Fifty years ago my 8th birthday was approaching. My family had moved a couple years earlier from public housing in Harlem to suburban New Jersey. Our home in New Jersey was purchased at a cheap price in large part because the white, high school educated shoe salesman who built it a couple years earlier was upset that a research chemist with a PhD in engineering was moving in next door–and was black.

Race was very much on everyone’s minds back then; certainly it was a frequent topic of conversation in my home. My parents were appalled at what was happening, not only in the South, where it was more overt, but everywhere–including redlining and other actions to limit fair opportunity for all. My father was born in a migrant labor camp outside of Yakima, and identified strongly with the importance of opportunity. His personal story was the stuff of an apocryphal American Dream, born into a family where graduating high school was rare he ended up getting a fellowship to get his doctorate in Psychology from Columbia University, then a career mostly at Educational Testing Service. He felt his story should be available to anyone.

Watching the television reports on the Selma bridge anniversary brought back memories of that time, including watching Walter Cronkite voicing over the horrible pictures of marchers being beaten, and of Bill Plante’s on-the-ground reporting. Fifty years later, many things have changed for the better. My current home of Bellingham, Washington–like many cities–is much more diverse, and a more welcoming community than it was back then. The Voting Rights Act provided access to the polls for people systematically discouraged from voting, or even banned via beatings and intimidation from voting at all. Banking laws have outlawed redlining; employment laws similarly outlaw workplace discrimination. It is no longer remarkable to see interracial couples, and interracial friendships are far more common than they were fifty years ago.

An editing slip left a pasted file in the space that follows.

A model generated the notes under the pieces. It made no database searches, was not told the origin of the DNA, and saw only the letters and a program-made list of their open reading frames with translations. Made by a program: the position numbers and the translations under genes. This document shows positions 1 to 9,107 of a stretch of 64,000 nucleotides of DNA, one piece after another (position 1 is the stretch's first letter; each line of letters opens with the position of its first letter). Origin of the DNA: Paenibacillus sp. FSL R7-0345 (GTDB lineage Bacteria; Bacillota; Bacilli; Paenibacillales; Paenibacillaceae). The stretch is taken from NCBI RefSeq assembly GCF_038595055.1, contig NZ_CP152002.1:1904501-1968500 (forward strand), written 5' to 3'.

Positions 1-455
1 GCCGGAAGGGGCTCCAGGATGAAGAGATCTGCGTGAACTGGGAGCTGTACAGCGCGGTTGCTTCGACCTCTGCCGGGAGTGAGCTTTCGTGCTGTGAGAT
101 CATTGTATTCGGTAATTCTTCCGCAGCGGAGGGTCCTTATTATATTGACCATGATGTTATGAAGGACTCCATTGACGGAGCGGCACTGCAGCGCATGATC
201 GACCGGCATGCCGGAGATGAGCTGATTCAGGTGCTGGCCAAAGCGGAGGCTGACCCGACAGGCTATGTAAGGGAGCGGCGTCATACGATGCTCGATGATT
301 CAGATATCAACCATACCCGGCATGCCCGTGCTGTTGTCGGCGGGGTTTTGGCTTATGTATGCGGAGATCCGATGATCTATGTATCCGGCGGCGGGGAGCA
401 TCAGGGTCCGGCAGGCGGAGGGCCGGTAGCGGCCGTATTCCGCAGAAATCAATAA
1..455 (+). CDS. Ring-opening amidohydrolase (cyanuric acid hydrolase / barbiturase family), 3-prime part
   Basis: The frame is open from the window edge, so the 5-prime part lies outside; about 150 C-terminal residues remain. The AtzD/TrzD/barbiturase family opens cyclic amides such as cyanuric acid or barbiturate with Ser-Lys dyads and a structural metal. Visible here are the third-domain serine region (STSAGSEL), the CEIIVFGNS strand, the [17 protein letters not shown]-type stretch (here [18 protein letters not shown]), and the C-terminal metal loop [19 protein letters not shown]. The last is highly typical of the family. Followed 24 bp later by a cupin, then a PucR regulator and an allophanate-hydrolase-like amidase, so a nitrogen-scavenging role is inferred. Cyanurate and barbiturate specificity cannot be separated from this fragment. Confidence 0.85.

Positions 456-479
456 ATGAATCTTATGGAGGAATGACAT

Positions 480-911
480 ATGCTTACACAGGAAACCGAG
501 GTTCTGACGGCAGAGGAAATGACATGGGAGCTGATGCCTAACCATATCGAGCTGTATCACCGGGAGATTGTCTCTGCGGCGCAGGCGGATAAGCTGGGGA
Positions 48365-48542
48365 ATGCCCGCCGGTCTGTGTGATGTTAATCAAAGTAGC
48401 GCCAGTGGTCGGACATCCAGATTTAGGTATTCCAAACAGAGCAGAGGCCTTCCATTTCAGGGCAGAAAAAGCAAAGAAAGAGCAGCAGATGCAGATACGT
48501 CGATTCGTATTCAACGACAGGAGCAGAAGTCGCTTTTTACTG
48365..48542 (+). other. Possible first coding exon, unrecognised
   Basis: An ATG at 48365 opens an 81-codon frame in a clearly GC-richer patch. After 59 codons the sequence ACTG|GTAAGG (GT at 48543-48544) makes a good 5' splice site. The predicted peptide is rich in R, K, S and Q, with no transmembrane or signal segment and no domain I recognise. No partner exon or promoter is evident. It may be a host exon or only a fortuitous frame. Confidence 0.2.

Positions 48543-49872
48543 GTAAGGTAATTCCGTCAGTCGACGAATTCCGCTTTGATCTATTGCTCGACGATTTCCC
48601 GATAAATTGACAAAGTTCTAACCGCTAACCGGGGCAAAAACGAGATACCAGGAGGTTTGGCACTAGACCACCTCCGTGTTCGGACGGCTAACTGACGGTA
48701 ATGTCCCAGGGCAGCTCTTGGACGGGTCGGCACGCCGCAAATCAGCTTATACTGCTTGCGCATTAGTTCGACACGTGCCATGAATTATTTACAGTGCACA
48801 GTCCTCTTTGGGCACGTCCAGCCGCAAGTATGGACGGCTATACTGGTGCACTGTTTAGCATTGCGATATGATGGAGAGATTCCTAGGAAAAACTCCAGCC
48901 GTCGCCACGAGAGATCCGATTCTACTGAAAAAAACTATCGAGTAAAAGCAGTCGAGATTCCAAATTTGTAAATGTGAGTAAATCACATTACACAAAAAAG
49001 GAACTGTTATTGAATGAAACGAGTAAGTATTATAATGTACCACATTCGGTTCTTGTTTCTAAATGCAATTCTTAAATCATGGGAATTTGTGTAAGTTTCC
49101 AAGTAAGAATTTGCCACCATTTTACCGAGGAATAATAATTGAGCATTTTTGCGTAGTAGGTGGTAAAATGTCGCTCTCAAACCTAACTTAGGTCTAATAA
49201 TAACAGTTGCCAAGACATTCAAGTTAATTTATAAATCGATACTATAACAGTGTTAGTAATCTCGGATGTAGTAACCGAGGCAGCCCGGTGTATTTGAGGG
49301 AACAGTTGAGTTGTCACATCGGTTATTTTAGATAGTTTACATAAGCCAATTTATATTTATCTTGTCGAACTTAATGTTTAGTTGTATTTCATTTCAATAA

But societies are slower to change. Even now, the Voting Rights Act has been gutted by court action; a bill to correct this languishes in the House of Representatives despite dozens of co-sponsors and lip-service support from both parties. Minorities, especially young black men, are viewed too often through a lens of fear. The combination of that fear coupled with the proliferation of guns (more guns in this country than people–have we got enough yet?) has led to a wave of shootings by police of young, black men. Almost daily it seems another black man has died as a result of being shot by the police. We have a lot of work left to do, as the President noted.

One of the things that makes this country exceptional is the ability of everyday people to get involved in effecting change. A group of folks with incredible courage put their lives on the line fifty years ago putting that principle into practice, and today many are standing up to declare that the status quo is not acceptable, that Black lives matter. I hope all of us can look back and learn, and looking forward, work to bring about positive change where change is needed.

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Jailing is Not Green

The County Council recently had pause at the financial cost of the proposed new jail facility for Whatcom County, and are waiting for more figures to come in to determine whether we as a county can afford for it can be constructed to ‘green’ LEED standards.  That question got me thinking more about the underlying issues, and the irony involved in the very question of a ‘green’ jail.  A posting this morning at the Fish-and-Bicycles blog got me a bit more stirred up, and I decided–after posting a comment there–to post a blog of my own on the subject; it is an important topic that could use more thought and discussion.

Jailing is failing, and as a society we are experiencing what my kids would call an epic fail. Warehousing people–most of whom have a number of addressable issues, ranging from mental illness and chemical dependencies to lack of education–and access to education–to poverty is the antithesis of sustainable.  The United States is currently #1 in the developed world, and #2 overall, in terms of incarceration rates; higher than North Korea, higher than Cuba, about 70% higher than Russia, about five times the incarceration rate of China. This is not the kind of exceptionalism we should strive for as a nation. It’s not sustainable, however you measure ‘sustainability.’

Building the greenest facility in the world on a greenfield, and requiring utilities extension that will further accelerate greenfield development is also anti-green, no mater the LEED score. If being ‘green’ is about outcomes, rather than PR, the ‘green’ approach here would involve rehabilitating the existing jail (along with the whole damn courthouse; we got taken for a ride when it was built, not that anyone is owning responsibility, despite the fact that key political players are still around who proclaimed it a great deal at the time) and also rehabilitating the residents thereof.

We have some programs in place–drug court, teen court–that are effective; we need more educational inreach into the jail, more treatment services; more meaningful contact with family and friends–all empirically demonstrated to reduce recidivism. We need training for meaningful employment, and less ostracism of ex-cons. These are all more efficiently accomplished with a jail close to those services; i.e., at its current location.